For the past 30 years, the most important metric to measure a song's success was song sales, or for an album, album sales. The main reason is that when a label invests a significant budget in an artist, it views the artist as a business and needs to see a return on their investment. Any label you ask will tell you that the best way to drive song sales is getting the song played on radio. Radio was always, and still is, the best channel to introduce new music to the market.
Fast forward 30 years. Streaming services are taking over, growing rapidly, and attracting the younger, ideal audiences. Royalties paid by streaming services surpassed song sales revenues in 2014 and the trend is only growing. Less people buy music and more people rent music. Shouldn't the labels' metrics change according to the new music consumption habits? Of course they should, because the takeover of streaming music is inevitable.
While digital streaming revenue growth continues to offset the decline in digital album and track sales, the music industry still has the same problem it has wrestled with for over a decade: physical music's decline is outpacing digital's growth. - Billboard, July 2014
Then, how can a label strategically adjust itself to the new promotion opportunities that the digital streaming era has to offer? How can labels take advantage of the changing landscape and find new ways to increase revenues? The answer remains the same. Song spins. BUT, the media has changed to streaming services instead of traditional radio.
Labels should work very hard to get their songs placed in as many playlists as possible. Eventually, when people play more songs from a label's catalog, the label makes more money. How can labels achieve this?
Approach trendsetters that have huge followings on platforms like Spotify, 8racks, Deezer, etc and introduce them to new songs with the hope that they add their songs to playlists. One addition to a high profile DJ playlist could result in millions of plays and increased royalty revenues.
Make sure songs get played in online radio services. The more song spins on radio, the better the chances are that people get hooked to the song and add it to their private playlist on their favorite on-demand music service, which pays higher fees in royalties. The radio is still the best channel to introduce new songs to the market.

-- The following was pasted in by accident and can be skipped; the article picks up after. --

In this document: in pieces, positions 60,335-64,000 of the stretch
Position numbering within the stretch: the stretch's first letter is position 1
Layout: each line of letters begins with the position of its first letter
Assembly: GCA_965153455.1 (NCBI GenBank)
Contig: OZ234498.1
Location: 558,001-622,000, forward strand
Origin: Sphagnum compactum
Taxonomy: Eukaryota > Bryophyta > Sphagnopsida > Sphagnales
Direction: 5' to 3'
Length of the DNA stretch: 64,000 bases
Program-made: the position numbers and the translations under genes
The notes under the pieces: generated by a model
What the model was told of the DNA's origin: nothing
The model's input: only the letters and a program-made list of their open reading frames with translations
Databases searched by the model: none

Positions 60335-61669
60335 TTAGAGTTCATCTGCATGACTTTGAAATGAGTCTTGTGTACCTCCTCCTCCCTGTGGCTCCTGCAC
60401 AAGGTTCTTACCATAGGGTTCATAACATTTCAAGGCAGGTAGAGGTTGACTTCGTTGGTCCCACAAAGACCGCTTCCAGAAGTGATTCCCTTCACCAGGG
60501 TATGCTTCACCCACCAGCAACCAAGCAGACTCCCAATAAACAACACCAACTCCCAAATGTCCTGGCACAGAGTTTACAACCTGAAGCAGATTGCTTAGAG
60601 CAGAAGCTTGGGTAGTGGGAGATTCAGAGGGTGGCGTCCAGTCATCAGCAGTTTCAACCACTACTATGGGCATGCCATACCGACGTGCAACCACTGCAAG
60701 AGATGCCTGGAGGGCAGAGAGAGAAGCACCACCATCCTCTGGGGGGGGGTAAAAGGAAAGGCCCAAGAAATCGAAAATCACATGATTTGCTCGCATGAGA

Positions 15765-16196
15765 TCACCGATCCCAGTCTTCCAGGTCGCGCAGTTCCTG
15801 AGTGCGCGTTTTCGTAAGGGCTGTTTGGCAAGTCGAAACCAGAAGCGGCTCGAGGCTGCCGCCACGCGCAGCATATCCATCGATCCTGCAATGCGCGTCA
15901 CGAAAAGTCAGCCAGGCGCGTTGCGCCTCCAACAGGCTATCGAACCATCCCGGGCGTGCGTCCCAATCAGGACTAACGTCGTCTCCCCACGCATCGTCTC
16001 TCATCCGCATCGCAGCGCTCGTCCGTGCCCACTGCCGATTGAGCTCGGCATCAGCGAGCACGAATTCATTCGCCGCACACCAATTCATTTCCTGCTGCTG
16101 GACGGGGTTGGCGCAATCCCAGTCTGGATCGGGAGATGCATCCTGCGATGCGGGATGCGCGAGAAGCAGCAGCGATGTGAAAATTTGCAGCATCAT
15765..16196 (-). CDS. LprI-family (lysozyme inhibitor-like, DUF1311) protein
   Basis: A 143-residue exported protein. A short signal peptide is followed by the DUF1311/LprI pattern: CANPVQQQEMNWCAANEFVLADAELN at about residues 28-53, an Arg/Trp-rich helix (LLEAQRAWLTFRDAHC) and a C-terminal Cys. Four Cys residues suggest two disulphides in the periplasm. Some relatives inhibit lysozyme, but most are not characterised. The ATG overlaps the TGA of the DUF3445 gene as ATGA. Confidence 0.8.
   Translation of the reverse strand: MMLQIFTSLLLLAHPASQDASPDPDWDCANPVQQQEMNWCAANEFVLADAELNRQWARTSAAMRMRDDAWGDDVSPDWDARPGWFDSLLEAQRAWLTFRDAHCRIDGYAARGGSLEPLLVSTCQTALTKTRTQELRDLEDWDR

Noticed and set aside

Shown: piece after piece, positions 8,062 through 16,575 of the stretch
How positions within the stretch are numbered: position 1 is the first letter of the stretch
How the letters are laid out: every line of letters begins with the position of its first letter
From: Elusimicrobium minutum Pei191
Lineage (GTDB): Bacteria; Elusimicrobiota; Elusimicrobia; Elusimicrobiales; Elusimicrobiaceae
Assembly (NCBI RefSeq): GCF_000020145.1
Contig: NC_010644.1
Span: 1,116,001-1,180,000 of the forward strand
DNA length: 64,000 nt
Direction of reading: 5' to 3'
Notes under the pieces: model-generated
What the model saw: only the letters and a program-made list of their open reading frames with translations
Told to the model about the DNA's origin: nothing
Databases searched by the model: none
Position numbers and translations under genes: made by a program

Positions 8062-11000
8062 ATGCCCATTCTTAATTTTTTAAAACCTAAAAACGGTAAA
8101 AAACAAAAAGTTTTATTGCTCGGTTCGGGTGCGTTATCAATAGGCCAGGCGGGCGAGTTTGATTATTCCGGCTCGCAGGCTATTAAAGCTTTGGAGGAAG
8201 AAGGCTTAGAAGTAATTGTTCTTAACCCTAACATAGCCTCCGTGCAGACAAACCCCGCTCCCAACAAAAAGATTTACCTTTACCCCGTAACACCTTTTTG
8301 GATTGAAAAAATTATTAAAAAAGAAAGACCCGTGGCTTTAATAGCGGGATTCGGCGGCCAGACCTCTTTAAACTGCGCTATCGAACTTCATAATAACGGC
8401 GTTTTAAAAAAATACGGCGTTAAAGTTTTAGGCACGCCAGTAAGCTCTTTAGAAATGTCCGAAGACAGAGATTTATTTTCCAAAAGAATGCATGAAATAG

In the streaming era, where users have their own customized radio station, labels have more airplay that's accessible. It's no longer about getting song spins for a very limited amount of their artists on radio. It's about doing a better job in targeting and helping their artists find relevant audiences in streaming services. And because it's digital, it's now possible to target songs to people according to their listening habits, which is a huge change.
For artists to become a profitable business, even 100K fans could be an amazing source of revenue. Streaming services allow labels, for the first time, to build small, medium and mega artists. They must avoid the current problem of having only successful artists or failures. It's now possible to help artists grow and meet their true potential in the market, even if they don't turn out to be a super mega artist.
The music industry is changing, and I believe many aspects of music promotion will change along with it. Labels that act smart and are the first movers in terms of new opportunities will dramatically increase their success and again see increased profits from investing in music.
How do you think music promotion will change over the next few years? I would love to hear your thoughts!